SOLVED Loading Event Log page throws ER_OUT_OF_SORTMEMORY
d19dotca last edited by d19dotca
I noticed when viewing the Event Log page in Cloudron that I get an odd error I haven’t seen reported yet… ‘’’ER_OUT_OF_SORTMEMORY’’’
I don’t see any OOM errors yet in any logs, and I have the same memory values set for quite a long time now without seeing this issue before.
As best I can tell from a quick search online, the error seems to be MariaDB related, but there’s nothing in the MySQL service logs around that time other than healthcheck requests. I found this page that references increasing the sort buffer size… https://mariadb.com/docs/reference/mdb/error-codes/ER_OUT_OF_SORTMEMORY/
Memory itself seems fine from what I can tell on the server, with no OOM log entries that I can see. Plenty of memory allocated too to each service.
Any thoughts on what to set for the sort buffer size? And does it seem necessary to do for new installs too? Is it something wrong in my setup instead?
@d19dotca this is related to the mysql instance on the ubuntu system itself I assume, since this is where the eventlog resides. The mysql service addon is only for apps and not for the system itself.
Looks like your eventlog is quite huge then!
If you want you can try to increase that innodb sort buffer size by adding for example:
/etc/mysql/mysql.cnfon the ubuntu system and then
systemctl restart mysql
The default seems to be
1048576, so this would double it.
innodb_sort_buffer_sizeis to control the buffer size when index is created i.e using ALTER command - https://dev.mysql.com/doc/refman/5.7/en/innodb-parameters.html#sysvar_innodb_sort_buffer_size . What we probably need here is sort_buffer_size. Like:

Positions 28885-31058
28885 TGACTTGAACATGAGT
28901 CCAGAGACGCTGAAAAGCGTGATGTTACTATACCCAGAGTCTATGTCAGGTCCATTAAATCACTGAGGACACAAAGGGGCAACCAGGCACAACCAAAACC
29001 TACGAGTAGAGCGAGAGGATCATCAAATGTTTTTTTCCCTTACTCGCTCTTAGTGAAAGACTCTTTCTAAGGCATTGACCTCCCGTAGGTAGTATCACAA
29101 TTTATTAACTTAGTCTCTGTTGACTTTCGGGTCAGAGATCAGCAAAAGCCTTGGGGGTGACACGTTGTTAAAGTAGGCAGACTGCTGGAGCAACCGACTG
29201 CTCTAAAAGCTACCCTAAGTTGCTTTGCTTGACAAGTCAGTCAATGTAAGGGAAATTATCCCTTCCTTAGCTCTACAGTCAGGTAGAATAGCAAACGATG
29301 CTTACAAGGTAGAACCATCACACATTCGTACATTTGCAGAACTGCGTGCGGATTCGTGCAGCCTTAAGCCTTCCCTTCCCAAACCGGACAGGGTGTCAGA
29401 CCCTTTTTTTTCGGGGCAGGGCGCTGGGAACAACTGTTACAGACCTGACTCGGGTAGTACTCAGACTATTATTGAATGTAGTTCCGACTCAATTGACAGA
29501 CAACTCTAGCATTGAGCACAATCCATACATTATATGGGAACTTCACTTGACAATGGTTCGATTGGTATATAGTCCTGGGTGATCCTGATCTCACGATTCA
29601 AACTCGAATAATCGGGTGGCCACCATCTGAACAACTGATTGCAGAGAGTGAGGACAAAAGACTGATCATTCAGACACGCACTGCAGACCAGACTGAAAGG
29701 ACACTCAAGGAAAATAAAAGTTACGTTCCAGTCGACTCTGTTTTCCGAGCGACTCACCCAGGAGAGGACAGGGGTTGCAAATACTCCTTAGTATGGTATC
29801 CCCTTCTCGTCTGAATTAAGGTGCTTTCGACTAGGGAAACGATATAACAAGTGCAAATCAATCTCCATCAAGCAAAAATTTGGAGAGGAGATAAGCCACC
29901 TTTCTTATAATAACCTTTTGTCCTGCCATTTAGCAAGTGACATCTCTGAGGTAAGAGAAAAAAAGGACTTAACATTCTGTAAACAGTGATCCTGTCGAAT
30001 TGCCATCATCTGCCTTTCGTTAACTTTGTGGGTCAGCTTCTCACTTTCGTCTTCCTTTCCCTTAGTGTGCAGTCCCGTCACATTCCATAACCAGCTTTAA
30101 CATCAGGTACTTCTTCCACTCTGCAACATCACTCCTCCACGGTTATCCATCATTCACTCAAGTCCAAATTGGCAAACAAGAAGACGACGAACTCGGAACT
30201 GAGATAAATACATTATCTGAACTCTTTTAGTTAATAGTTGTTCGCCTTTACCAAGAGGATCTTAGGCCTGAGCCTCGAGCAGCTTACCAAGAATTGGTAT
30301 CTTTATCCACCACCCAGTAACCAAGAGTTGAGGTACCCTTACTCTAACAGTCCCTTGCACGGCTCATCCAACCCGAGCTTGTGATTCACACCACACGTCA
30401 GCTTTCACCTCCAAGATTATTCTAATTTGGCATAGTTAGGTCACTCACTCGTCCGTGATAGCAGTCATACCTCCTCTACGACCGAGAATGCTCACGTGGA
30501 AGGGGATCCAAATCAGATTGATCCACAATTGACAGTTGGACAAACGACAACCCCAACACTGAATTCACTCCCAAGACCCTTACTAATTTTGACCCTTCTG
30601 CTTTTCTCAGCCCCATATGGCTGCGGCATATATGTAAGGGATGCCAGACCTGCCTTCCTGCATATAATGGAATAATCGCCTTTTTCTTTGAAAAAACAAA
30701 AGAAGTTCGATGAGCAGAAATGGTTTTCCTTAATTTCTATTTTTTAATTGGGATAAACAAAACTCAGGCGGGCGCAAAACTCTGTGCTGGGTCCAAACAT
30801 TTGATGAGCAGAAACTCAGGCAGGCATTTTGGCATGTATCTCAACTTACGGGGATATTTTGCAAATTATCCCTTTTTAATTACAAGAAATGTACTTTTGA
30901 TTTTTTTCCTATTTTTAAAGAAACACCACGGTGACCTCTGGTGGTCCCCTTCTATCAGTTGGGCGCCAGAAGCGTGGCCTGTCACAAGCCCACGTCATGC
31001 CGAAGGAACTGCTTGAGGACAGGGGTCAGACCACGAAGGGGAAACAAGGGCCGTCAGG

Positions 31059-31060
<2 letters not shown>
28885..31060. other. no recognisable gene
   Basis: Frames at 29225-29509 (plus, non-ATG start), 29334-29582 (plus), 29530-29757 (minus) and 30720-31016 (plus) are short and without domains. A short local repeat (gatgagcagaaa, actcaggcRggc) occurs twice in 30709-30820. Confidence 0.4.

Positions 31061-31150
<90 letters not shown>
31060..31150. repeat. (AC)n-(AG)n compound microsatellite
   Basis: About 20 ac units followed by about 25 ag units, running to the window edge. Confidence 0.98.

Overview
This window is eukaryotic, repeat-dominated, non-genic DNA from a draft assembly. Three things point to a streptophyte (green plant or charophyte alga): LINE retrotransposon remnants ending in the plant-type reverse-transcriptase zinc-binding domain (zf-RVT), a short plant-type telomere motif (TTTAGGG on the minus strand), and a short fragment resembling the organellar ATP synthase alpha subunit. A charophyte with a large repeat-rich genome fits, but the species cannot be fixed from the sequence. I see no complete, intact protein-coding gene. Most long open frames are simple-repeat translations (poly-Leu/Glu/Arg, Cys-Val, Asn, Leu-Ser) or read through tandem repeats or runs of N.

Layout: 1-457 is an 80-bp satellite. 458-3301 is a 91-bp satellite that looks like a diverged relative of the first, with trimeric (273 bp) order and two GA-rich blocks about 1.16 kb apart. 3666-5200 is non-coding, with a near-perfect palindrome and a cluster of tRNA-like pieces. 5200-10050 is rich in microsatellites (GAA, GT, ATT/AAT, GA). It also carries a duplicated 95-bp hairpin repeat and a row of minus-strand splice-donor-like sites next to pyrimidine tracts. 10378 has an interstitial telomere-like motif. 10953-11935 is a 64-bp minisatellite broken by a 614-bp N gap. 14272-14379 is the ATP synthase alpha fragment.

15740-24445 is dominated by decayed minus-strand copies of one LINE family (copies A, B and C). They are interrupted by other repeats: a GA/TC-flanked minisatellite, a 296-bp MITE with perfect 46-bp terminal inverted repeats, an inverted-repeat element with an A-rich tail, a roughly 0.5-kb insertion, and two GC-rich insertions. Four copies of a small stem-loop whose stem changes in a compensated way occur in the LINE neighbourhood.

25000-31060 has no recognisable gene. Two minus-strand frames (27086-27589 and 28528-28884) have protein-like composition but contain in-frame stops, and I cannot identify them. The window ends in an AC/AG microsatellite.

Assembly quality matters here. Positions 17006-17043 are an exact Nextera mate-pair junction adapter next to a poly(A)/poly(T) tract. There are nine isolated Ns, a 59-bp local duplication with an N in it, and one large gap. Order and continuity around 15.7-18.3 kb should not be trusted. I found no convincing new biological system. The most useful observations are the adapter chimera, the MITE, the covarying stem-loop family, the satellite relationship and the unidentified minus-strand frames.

sort_buffer_size = 4M
Looks like we are missing an index for the creationTime field (since we use ORDER BY to list the eventlog).
I have added the indices in the next release.
d19dotca last edited by
Funny enough, I went to look at the Event Log this morning and it doesn't throw the same error anymore and seems to load correctly. Not sure what the cause was there, but seems like it's okay at least for now. For context, I moved from OVH to a new Vultr instance, not sure if the Vultr instance has different MySQL settings in their Ubuntu image though I thought Cloudron overwrote the /etc/my.cnf file anyways, so not sure if that's relevant.
d19dotca last edited by d19dotca
@girish I was just looking at the Git PR for this... https://git.cloudron.io/cloudron/box/-/commit/2421536c235c8025b1bbdfe8671a9ea016834042#1ee7de92349500e2dcdc985a7cd620f916ac8170
I noticed it seems the file being modified is mysql.cnf rather than my.cnf... if I were to manually add these changes for the time being, which file should I be editing exactly? Why is mysql.cnf seemingly a duplicate of my.cnf? This is throwing me off a bit, lol.
EDIT: Just realized it seems the my.cnf file is just a symlink, so I gues this makes more sense now. haha. Basically the real settings are coming from /etc/mysql/myswql.cnf, right?
Basically the real settings are coming from /etc/mysql/mysql.cnf, right?
Yes, they are the same file as you found out. In any case, the change I made is good because ORDER BY <xx> should always have xx indexed in the database to lower memory use.